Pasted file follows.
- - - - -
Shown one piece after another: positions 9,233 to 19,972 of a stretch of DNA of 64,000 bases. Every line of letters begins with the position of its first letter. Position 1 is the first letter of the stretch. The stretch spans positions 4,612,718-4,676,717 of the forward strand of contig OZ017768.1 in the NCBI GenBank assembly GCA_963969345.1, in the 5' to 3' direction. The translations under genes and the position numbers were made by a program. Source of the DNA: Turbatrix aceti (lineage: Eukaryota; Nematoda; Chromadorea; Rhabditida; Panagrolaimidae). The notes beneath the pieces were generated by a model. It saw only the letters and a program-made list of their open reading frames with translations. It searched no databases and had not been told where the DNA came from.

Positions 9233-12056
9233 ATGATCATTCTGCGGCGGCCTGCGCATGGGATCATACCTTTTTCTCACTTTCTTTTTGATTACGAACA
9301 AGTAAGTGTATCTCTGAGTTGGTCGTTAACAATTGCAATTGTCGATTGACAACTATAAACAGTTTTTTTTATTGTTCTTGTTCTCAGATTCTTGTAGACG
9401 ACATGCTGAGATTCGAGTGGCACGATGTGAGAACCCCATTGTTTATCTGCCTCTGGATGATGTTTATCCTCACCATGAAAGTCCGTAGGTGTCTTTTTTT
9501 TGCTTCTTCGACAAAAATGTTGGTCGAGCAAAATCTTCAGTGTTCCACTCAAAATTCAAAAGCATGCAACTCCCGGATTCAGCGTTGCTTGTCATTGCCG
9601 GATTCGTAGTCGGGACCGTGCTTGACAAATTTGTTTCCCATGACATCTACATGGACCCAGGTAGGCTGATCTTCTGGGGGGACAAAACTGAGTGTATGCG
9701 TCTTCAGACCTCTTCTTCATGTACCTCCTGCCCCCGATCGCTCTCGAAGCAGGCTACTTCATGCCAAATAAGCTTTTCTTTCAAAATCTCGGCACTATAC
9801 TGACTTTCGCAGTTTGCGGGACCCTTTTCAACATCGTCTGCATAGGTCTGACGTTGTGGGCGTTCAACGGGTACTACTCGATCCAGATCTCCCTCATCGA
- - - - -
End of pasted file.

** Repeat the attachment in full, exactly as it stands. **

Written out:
Shown one piece after another: positions 9,233 to 19,972 of a stretch of DNA of 64,000 bases. Every line of letters begins with the position of its first letter. Position 1 is the first letter of the stretch. The stretch spans positions 4,612,718-4,676,717 of the forward strand of contig OZ017768.1 in the NCBI GenBank assembly GCA_963969345.1, in the 5' to 3' direction. The translations under genes and the position numbers were made by a program. Source of the DNA: Turbatrix aceti (lineage: Eukaryota; Nematoda; Chromadorea; Rhabditida; Panagrolaimidae). The notes beneath the pieces were generated by a model. It saw only the letters and a program-made list of their open reading frames with translations. It searched no databases and had not been told where the DNA came from.

Positions 9233-12056
9233 ATGATCATTCTGCGGCGGCCTGCGCATGGGATCATACCTTTTTCTCACTTTCTTTTTGATTACGAACA
9301 AGTAAGTGTATCTCTGAGTTGGTCGTTAACAATTGCAATTGTCGATTGACAACTATAAACAGTTTTTTTTATTGTTCTTGTTCTCAGATTCTTGTAGACG
9401 ACATGCTGAGATTCGAGTGGCACGATGTGAGAACCCCATTGTTTATCTGCCTCTGGATGATGTTTATCCTCACCATGAAAGTCCGTAGGTGTCTTTTTTT
9501 TGCTTCTTCGACAAAAATGTTGGTCGAGCAAAATCTTCAGTGTTCCACTCAAAATTCAAAAGCATGCAACTCCCGGATTCAGCGTTGCTTGTCATTGCCG
9601 GATTCGTAGTCGGGACCGTGCTTGACAAATTTGTTTCCCATGACATCTACATGGACCCAGGTAGGCTGATCTTCTGGGGGGACAAAACTGAGTGTATGCG
9701 TCTTCAGACCTCTTCTTCATGTACCTCCTGCCCCCGATCGCTCTCGAAGCAGGCTACTTCATGCCAAATAAGCTTTTCTTTCAAAATCTCGGCACTATAC
9801 TGACTTTCGCAGTTTGCGGGACCCTTTTCAACATCGTCTGCATAGGTCTGACGTTGTGGGCGTTCAACGGGTACTACTCGATCCAGATCTCCCTCATCGA